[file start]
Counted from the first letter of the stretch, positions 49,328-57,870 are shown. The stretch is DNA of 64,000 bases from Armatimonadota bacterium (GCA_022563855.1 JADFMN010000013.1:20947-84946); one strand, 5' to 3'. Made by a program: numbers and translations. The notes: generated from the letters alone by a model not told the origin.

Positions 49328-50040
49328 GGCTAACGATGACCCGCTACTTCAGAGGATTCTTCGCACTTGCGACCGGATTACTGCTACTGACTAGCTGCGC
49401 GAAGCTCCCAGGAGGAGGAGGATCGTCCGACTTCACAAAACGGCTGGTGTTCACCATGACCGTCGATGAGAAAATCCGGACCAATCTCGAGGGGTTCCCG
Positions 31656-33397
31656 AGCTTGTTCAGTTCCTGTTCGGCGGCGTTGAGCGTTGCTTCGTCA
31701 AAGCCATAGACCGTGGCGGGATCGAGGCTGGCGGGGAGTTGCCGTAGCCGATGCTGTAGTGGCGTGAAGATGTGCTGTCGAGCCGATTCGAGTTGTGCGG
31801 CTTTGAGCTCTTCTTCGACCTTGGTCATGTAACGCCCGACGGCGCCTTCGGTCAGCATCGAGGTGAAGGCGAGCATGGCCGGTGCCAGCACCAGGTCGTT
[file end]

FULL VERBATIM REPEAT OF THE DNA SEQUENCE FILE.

Counted from the first letter of the stretch, positions 49,328-57,870 are shown. The stretch is DNA of 64,000 bases from Armatimonadota bacterium (GCA_022563855.1 JADFMN010000013.1:20947-84946); one strand, 5' to 3'. Made by a program: numbers and translations. The notes: generated from the letters alone by a model not told the origin.

Positions 49328-50040
49328 GGCTAACGATGACCCGCTACTTCAGAGGATTCTTCGCACTTGCGACCGGATTACTGCTACTGACTAGCTGCGC
49401 GAAGCTCCCAGGAGGAGGAGGATCGTCCGACTTCACAAAACGGCTGGTGTTCACCATGACCGTCGATGAGAAAATCCGGACCAATCTCGAGGGGTTCCCG
Positions 31656-33397
31656 AGCTTGTTCAGTTCCTGTTCGGCGGCGTTGAGCGTTGCTTCGTCA
31701 AAGCCATAGACCGTGGCGGGATCGAGGCTGGCGGGGAGTTGCCGTAGCCGATGCTGTAGTGGCGTGAAGATGTGCTGTCGAGCCGATTCGAGTTGTGCGG
31801 CTTTGAGCTCTTCTTCGACCTTGGTCATGTAACGCCCGACGGCGCCTTCGGTCAGCATCGAGGTGAAGGCGAGCATGGCCGGTGCCAGCACCAGGTCGTT